Many Western academic and financial institutions are now run by Indians. But not all of them left India as economic, social or political dissenters. Indian corporates, senior civil servants and rich and famous Indians have been sending their children to study aboard for ages, spending over nine billion dollars annually. Most of these youngsters chose to stay back. Ironically, they are ones who contribute to the idea of India.

It has almost become a practice among wealthy Indian families to settle a member abroad. The exodus is spearheaded by people who earned both name and fame in India. Almost every top Indian industrialist has set up a parallel business abroad which is managed by their offspring. There is hardly a senior IAS, IFS or military official, serving or retired, whose progeny hasn’t acquired a green card, or permanent residency abroad. Most of them have renounced their Indian citizenship. Additionally, liberal foreign exchange remittance regimes have allowed them to own houses in foreign lands.

Of late, after Singapore, Dubai has become the most sought-after second destination for rich Indian businesspersons. Market mercenaries the world over have defined the new movement of manpower and money as an investment migratory industry. But in India’s case, it is one-way traffic. Investment is definitely flowing into India while the owners who invest for profit and expansion prefer lifestyles abroad.

Prime Minister Narendra Modi was aware of the dangers posed by the escalating velocity of the brain drain. At the 14th edition of Pravasi Bharatiya Divas 2017, billed as the largest ever gathering of the Indian diaspora, he had said, “During a discussion on brain drain before I became the chief minister of Gujarat, I used to wonder if all the good brains in the country emigrate, then is the country left with only fools? But today I can say with confidence that because of the steps taken by our government, we are changing brain drain into brain gain.”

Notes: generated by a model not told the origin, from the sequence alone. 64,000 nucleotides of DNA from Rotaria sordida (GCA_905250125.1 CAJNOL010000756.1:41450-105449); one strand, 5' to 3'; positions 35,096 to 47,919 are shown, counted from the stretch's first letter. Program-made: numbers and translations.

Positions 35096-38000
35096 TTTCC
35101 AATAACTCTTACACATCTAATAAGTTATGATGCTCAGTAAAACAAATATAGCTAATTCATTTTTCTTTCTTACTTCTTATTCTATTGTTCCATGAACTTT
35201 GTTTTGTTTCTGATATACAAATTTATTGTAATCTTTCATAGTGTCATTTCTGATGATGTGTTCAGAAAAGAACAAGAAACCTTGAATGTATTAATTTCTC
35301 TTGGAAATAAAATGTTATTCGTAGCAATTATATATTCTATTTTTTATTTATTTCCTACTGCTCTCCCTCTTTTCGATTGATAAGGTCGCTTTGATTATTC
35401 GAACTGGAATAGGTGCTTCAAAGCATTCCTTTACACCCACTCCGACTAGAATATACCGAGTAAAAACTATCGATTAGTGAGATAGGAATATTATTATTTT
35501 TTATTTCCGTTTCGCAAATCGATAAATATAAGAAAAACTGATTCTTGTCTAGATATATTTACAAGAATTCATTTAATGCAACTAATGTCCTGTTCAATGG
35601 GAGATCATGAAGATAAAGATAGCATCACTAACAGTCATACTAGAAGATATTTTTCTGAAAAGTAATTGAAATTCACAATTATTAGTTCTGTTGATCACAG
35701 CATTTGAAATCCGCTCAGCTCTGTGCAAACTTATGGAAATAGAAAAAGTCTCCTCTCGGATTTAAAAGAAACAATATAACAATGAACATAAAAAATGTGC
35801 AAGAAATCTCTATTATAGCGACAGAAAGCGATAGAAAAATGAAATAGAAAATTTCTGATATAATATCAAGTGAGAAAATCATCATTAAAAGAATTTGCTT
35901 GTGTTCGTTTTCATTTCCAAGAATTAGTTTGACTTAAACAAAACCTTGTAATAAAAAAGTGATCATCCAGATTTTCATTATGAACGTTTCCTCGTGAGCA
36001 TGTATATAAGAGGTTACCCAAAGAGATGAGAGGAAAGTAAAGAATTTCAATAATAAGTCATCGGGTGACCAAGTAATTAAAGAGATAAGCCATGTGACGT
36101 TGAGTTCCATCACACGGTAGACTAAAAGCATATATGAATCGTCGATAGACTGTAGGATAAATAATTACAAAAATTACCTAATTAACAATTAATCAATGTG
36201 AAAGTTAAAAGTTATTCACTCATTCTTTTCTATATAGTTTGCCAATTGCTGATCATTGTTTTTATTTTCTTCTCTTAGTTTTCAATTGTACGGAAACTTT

Earlier, Manmohan Singh had expressed similar optimism. The decampment had slowed down during the past two decades. There is no agreement on the current reasons for the outflow of capital from India. Officials trot out the rationale that it is because of people like Vijay Mallya, Mehul Choksi and Nirav Modi who have tainted business records or are afraid of the wrath of agencies.

Modi’s detractors allege middle class industrialists are facing excessive interrogation and raids. Indian business houses find the judiciary and the State more intrusive than before. There are others who analyse that Indians are seeking a credible and safe alternative option to not only survive but also to thrive. With many financial institutions including banks either collapsing or underperforming, most citizens are skeptical about the safety of their wealth at home.

As a developing nation with just 75 years of decolonised freedom, India hasn’t evolved herself into a perfect model habitat of enterprise. Its diversity, roots and traditions were binding its people together for aeons. Ironically, India is seen as the country of tomorrow by many leading nations. Yet, the deadly duo of pessimistic elements and an indifferent establishment have failed to market the concept of a powerful New India in the making. India’s loss is a massive gain for other countries. The old saying goes that when you say goodbye, you die a little. For Indians who acquire foreign passports, it means you can live in plenty.

Prabhu Chawla
prabhuchawla@newindianexpress.com
Follow him on Twitter @PrabhuChawla



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  • Prakash

    The figures of Doctors
    1 month ago reply